Today concludes Catholic Schools Week, and I welcome parents, children and faculty to our monthly school Mass. In particular I thank the students who are serving the Mass in the sanctuary, the pulpit, and the choir loft. Mr. Gallagher and all the teachers have been working extra hard to develop an Integrated Classical Program in our school. Giving our children a fully-integrated education, leading them to wonder and the capacity for independent, critical thinking through the great works of western culture, gives them the ability to fully develop their God-given potentials in this life and the life of the world to come. Some classical schools say we educate for heaven not for Harvard, but the best education leads to both. If Harvard is where God wants you to glorify His holy name, off to Harvard you go! And He certainly wants all of us to go to heaven.
A well-educated person is prophetic. Two weeks ago our nation celebrated Martin Luther King, a Baptist minister from Atlanta who received his doctorate from Boston College in 1955. In those days all education was “classical.” Primary schools were called “Grammar schools” because in 1st through 3rd grades children studied “grammar,” not only the grammar of languages but the grammar of the entire natural world, memorizing sets of observable facts, something at which children are particularly adept. In 4th through 6th grades they studied logic—putting all these facts in an orderly sequence. In 5th through 8th grades the study of rhetoric gave students the ability to communicate and argue logical points. Dr. King knew the facts of nature, had organized them logically in his mind, and had a gifted ability to speak this logic in winning ways to the public. Fundamentally, however, he was speaking from his Christian faith in God’s good order: that all human beings are created equal, with inalienable rights.
In our first scripture today, the word of the Lord comes to Jeremiah in 680 BC much the way it came to Martin Luther King in 1940 AD. “Before I formed you in the womb…I dedicated you a prophet to the nations.” As with Jeremiah, so God told the young Baptist minister from Atlanta: “stand up and tell them all that I command you.” Realizing this prophetic task took a lot of work for both Jeremiah and Martin Luther King—they had to study hard, denying themselves entertainments and pleasures their peers were enjoying. Having achieved a solid education, they then had to speak truth to a people that did not want to hear the truth. By God’s grace both men stood strong and led great numbers of men and women to freedom, the freedom only God’s natural truths can give.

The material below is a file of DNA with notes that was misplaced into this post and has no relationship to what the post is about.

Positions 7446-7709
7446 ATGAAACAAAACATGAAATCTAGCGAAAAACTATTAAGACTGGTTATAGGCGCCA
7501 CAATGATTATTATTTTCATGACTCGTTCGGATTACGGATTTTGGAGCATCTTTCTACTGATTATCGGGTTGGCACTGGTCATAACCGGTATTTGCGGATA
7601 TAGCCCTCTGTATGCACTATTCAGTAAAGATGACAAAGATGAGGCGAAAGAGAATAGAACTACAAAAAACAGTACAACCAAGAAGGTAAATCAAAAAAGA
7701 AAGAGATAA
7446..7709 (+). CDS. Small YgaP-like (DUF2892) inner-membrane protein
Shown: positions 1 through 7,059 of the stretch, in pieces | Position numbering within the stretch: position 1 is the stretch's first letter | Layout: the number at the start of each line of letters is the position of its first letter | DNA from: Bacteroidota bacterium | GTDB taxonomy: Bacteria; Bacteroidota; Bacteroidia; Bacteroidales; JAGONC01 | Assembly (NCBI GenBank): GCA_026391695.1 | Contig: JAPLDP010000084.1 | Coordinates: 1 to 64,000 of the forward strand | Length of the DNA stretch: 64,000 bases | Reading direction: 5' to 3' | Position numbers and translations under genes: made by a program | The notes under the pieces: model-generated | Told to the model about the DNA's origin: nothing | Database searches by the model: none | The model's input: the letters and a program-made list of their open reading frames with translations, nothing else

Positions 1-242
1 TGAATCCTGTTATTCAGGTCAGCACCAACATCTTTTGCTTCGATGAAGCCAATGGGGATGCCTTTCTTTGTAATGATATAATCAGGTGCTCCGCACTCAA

Last week 60,000 people walked down Market Street in defense of a truth, much like Martin Luther King walked from Selma to Montgomery in 1965. We resolutely and joyfully witnessed that every human life, even those still in their mother’s wombs, must be respected. Or, as Dr. Seuss put it, “a person’s a person no matter how small.” Women have rights, and men have rights, and children have rights, and we can balance those rights. God’s good order, the order of the natural law, has room for every human life. Those who have a solid education in grammar, logic, and rhetoric can understand the interconnections of the natural order. They have the capacity to serve as prophetic leaders of a peaceful and just society. Such integral education is the primary purpose of Catholic schools, from grammar schools to universities.
The world is in dire need, at this time, of such educated people. A few weeks ago New York legalized the killing of unborn children right up to the minute they are born. The following week Virginia proposed allowing newborns to be left to die. Who will be the new Martin Luther Kings of our time? Who we be capable of seeing through the deadly illogic of unjust laws? Who will argue convincingly for justice? I am greatly pleased to announce that three of our Star students, Elise Lau, Kyle Abrego, and Olivia Dziadzia, won the grand prize, first prize, and honorable mention of this year’s respect life essay contest, as you can see in this week’s Catholic newspaper. With much gratitude I can say that Star of the Sea has already been giving our students an integral education that equips them to articulate the natural order with intelligence and love. Let us continue educating for justice and freedom in this life, & eternal happiness in the next.